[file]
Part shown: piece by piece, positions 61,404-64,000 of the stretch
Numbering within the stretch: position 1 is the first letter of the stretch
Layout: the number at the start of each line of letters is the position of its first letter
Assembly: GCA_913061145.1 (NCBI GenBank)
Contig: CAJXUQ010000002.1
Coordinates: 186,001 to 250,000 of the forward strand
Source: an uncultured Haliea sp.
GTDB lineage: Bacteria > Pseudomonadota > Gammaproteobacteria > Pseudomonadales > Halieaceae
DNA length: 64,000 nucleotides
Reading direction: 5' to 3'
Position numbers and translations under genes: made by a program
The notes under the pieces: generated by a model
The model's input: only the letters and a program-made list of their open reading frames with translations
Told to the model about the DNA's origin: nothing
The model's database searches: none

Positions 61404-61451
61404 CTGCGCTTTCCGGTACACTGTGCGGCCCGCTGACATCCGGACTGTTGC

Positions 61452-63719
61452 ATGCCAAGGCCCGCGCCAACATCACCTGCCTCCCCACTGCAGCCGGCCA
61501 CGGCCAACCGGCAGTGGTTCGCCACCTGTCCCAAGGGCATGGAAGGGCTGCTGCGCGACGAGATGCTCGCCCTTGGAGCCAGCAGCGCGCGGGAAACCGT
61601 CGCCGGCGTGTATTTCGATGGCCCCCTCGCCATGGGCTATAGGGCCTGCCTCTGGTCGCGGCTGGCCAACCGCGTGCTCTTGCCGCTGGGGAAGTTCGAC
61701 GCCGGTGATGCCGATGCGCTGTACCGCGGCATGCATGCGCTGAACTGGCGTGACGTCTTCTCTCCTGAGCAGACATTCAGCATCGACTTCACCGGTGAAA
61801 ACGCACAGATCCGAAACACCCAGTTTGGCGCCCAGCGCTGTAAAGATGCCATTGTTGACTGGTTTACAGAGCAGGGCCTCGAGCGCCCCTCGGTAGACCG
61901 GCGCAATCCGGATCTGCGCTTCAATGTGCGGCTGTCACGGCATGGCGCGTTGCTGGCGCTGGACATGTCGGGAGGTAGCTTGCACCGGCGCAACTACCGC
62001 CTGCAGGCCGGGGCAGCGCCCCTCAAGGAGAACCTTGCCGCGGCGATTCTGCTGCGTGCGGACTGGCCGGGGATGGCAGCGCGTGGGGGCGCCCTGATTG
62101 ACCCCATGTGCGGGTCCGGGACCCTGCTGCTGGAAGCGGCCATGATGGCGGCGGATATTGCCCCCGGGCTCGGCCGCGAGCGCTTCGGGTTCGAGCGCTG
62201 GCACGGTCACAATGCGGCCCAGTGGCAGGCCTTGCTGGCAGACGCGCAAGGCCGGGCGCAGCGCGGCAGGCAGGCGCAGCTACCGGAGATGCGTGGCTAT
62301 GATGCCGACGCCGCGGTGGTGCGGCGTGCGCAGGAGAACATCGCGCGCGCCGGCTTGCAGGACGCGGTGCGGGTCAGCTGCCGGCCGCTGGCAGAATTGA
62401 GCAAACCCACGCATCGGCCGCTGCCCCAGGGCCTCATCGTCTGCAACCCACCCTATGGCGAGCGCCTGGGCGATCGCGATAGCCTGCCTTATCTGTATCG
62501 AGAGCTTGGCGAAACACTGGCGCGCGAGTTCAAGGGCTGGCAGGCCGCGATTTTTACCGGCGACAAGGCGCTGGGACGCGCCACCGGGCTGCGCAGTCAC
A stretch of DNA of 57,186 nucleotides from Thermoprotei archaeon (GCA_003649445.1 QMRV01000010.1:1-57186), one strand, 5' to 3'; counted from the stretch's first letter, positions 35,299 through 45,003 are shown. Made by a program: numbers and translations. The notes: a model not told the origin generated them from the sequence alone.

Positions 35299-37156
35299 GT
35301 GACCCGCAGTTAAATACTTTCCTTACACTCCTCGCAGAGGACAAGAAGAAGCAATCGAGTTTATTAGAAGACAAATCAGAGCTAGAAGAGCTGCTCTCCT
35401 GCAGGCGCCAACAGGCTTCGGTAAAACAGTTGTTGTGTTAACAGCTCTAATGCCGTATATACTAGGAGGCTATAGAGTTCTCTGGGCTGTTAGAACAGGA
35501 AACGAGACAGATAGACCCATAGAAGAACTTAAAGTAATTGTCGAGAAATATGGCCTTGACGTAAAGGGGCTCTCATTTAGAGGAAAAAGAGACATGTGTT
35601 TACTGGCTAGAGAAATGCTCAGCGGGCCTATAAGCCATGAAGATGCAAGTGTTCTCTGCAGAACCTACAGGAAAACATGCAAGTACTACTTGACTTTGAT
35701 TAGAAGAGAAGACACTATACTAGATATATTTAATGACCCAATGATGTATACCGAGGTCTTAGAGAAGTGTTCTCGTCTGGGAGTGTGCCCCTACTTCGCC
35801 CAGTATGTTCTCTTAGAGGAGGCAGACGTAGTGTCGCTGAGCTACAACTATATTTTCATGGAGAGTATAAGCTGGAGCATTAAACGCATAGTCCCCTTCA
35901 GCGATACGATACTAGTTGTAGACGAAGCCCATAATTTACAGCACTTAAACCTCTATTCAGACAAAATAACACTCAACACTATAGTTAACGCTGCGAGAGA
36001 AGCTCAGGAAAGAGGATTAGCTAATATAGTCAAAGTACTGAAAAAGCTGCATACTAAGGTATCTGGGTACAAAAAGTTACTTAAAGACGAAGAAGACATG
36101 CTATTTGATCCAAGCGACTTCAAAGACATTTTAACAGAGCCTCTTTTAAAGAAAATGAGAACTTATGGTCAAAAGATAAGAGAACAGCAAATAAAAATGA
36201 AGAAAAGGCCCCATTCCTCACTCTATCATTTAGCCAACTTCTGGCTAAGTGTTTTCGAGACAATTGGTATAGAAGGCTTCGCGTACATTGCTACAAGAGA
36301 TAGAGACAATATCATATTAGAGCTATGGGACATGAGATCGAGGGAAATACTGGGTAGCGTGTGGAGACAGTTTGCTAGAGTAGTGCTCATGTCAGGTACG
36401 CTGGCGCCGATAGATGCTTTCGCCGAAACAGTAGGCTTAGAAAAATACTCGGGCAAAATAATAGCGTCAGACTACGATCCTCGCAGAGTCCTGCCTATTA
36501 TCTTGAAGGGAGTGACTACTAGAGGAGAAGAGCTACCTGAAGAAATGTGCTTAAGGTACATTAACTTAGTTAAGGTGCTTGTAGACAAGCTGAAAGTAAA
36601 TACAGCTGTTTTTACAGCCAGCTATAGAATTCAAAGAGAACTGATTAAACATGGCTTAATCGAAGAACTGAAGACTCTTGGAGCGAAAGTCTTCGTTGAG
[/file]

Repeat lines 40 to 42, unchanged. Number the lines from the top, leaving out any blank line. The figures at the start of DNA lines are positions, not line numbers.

35901 GCGATACGATACTAGTTGTAGACGAAGCCCATAATTTACAGCACTTAAACCTCTATTCAGACAAAATAACACTCAACACTATAGTTAACGCTGCGAGAGA
36001 AGCTCAGGAAAGAGGATTAGCTAATATAGTCAAAGTACTGAAAAAGCTGCATACTAAGGTATCTGGGTACAAAAAGTTACTTAAAGACGAAGAAGACATG
36101 CTATTTGATCCAAGCGACTTCAAAGACATTTTAACAGAGCCTCTTTTAAAGAAAATGAGAACTTATGGTCAAAAGATAAGAGAACAGCAAATAAAAATGA